Maths - 3D Rotations and Translations using multivectors

On this page we will look at various ways that we can use Geometric Algebra (GA), based on 3D vectors, to represent transforms such as rotation and reflections.

We will start with pure rotations using a conventional algebra where both the vectors square to +ve. This is just a 3 dimensional version of the more general rotation formula on this page.

We could just as easily use quaternions to to the same thing, however it is useful to show that in 3D multivectors can be equivalent to quaternions.

On this page we derived the following table summarises general transforms in any number of dimensions, here we will look at the specifics of this in three dimensions,

  derivation transform
no change P/P=1 (Va * P) / P
parallel component go here (Va • P) / P
perpendicular component go here (Va^P) / P
reflection go here -(P * Va) / P
rotation go here (M * Va) / M
scaling   Va * s
translation   ?
intersections an unions   ?

Notes:

Reflections

Lets start with very specific cases, such as how the basis vectors are transformed, this will explain the basic principles we can then go on to the more general case.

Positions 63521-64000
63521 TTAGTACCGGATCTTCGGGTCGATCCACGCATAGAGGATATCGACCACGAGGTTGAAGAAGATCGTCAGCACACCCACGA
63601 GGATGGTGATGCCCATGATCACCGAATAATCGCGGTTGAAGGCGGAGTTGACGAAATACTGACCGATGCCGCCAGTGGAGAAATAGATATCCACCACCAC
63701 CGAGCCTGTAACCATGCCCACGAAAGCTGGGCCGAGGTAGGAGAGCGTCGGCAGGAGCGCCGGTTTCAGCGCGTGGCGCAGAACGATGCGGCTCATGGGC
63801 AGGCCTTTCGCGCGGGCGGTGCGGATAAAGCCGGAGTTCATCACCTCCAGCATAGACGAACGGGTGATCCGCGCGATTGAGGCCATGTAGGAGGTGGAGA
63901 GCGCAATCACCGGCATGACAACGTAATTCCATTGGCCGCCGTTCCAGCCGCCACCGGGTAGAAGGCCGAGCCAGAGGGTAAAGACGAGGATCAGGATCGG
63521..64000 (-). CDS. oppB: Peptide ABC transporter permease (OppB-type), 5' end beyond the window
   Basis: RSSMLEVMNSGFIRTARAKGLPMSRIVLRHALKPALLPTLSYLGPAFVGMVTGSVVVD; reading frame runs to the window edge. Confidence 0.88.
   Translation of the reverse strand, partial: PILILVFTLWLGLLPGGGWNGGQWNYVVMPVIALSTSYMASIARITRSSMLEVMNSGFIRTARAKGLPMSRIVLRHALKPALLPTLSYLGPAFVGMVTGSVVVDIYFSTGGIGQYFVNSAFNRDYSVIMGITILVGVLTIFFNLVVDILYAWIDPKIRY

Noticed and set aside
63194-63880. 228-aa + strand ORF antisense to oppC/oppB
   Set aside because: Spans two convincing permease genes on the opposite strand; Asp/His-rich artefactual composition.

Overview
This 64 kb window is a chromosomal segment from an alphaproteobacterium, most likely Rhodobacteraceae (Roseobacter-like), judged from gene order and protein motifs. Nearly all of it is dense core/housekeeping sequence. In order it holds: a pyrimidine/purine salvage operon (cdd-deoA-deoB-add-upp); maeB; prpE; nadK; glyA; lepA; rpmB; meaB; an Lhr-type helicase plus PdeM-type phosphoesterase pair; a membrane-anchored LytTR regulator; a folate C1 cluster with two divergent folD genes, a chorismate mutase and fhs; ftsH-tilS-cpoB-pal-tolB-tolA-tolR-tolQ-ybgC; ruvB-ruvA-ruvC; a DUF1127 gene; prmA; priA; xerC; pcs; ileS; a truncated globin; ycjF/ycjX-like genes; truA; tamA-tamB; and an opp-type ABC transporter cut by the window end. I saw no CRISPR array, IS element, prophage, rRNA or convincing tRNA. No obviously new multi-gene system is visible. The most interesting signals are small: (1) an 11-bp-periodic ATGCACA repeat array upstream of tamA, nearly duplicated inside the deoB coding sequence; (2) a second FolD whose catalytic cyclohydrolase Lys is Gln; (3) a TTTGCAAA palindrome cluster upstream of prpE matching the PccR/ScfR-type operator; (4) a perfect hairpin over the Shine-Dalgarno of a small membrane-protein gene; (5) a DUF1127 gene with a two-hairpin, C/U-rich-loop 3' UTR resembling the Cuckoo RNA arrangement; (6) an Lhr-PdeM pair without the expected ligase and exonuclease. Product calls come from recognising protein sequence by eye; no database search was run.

then:

So, first, how are the basis vectors transformed individually?

Let n = e1 = normal to mirror (so plane containing e2 and e3 contains mirror)

So the basis vectors transformed by the mirror as follows:
e1' = -e1 e1 e1 = -e1
e2' = -e1 e2 e1 = +e2 e1 e1= +e2
e3' = -e1 e3 e1 = +e3 e1 e1= +e3

So as we would expect, components of vectors parallel to the mirror are unchanged, components of vectors perpendicular to the mirror are inverted.

Now for the more general case, the normal to the first mirror is:
(a e1 + b e2 + c e3)

so e1 transforms to:
e1 → -(a e1 + b e2 + c e3) e1 (a e1 + b e2 + c e3)
= -(a + b e2 e1 + c e3e1) (a e1 + b e2 + c e3)
= (b² + c² - a²)e1 -2 a b e2 - 2 a c e3

so e2 transforms to:
e2 → -(a e1 + b e2 + c e3) e2 (a e1 + b e2 + c e3)
= -(a e1e2 + b + c e3e2) (a e1 + b e2)